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Seasonal food blog of Chef Deborah at Cuvée at The Greenporter Hotel

Vegetable Garden: Carrots

April 18th, 2016 · No Comments · Agrotourism, Dinner, Entertaining, Events, Fall Recipes, Gardening, Gluten-free, Greenport, Holiday, Hostess gift, Low-Calorie, Lunch, Meatless Mondays, North Fork, nut-free, salad, Side Dishes, Snack, Soups & Bisques, Spring Recipes, Summer, Summer Recipes, Tips, Travel, Travels, Vegan, Vegetarian

imageA warm spring means it’s time to plant some seeds that are hearty.  Carrots easy to grow and and withstand a bit of cold and are extremely versatile.  Whether fresh, picked or cooked, their sweetness and texture make for a great meal anytime of day. Try them grated in these carrot cake pancakes  served with some strawberry butter, sour cream or maple syrup. Happy Spring and happy planting.



Plan to plant seeds outdoors 3 to 5 weeks before the last spring frost date.
Make sure your soil is free of stones; carrots need deeply tilled soil that they can push through.
Have you ever seen a carrot that has grown “legs” or forked? Fresh manure, or even recently applied rotted manure, can cause carrots to fork and send out little side roots. Don’t use it before you plant your seeds.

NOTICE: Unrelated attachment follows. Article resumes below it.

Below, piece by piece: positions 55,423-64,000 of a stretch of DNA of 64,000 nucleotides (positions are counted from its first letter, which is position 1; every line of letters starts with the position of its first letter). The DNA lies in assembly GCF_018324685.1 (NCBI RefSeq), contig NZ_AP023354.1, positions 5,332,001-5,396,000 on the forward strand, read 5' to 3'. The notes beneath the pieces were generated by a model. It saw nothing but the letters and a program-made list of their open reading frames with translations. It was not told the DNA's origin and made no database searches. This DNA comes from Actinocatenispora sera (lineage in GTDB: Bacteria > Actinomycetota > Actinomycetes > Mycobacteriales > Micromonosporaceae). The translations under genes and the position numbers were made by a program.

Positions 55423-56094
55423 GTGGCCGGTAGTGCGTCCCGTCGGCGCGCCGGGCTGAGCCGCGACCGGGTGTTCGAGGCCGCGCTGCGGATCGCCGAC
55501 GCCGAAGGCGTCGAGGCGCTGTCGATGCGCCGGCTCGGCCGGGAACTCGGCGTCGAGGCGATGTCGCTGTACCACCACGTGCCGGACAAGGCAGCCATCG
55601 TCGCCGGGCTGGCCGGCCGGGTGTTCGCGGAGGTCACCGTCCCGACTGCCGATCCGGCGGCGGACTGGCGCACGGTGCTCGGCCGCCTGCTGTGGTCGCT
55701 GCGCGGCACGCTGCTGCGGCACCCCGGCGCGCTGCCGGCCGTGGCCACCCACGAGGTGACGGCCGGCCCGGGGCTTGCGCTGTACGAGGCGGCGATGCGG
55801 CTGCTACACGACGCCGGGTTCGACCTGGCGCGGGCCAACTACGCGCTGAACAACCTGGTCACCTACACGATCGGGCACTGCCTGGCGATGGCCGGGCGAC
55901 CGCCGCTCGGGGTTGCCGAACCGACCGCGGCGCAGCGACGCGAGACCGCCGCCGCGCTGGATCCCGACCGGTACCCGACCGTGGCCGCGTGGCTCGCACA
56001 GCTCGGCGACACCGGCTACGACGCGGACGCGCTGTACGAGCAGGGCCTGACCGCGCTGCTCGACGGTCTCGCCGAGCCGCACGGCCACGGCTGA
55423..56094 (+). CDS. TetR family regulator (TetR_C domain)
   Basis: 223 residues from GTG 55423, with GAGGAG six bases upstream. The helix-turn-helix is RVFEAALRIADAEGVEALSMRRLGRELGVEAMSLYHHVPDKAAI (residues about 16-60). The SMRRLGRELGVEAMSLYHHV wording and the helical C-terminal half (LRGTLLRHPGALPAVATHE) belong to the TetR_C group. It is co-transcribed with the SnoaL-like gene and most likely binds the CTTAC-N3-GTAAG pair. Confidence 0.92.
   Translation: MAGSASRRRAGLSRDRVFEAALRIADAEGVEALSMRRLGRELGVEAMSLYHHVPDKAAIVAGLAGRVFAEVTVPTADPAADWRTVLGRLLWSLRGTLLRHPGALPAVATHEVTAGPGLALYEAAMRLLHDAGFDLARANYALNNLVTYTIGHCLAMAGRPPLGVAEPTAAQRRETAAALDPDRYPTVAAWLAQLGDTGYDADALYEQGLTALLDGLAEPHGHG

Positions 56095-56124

Plant seeds 3-4 inches apart in rows. Rows should be at least a foot apart.

Gently mulch to retain moisture, speed germination and block the sun from the roots.
Soil should be well drained and loose to prevent forking and stunting of the root growth.
Once plants are an inch tall, thin so they stand 3 inches apart. Snip them with scissors instead of pulling them out to prevent damage to the roots of remaining plants.
Water at least one inch per week.
Weed diligently.
Fertilize 5-6 weeks after sowing.
Carrots taste much better after a couple of frosts. Following the first hard frost in the fall, cover carrot rows with an 18-inch layer of shredded leaves to preserve them for harvesting later.


Carrots are mature at around 2 ½ months and ½ inch in diameter. You may harvest whenever desired maturity is reached.
You may leave mature carrots in the soil for storage if the ground will not freeze.
To store freshly harvested carrots, twist off the tops, scrub off the dirt under cold running water, let dry and seal in airtight plastic bags, and refrigerate. If you simply put fresh carrots in the refrigerator, they’ll go limp in a few hours.
Carrots can be stored in tubs of moist sand for winter use.


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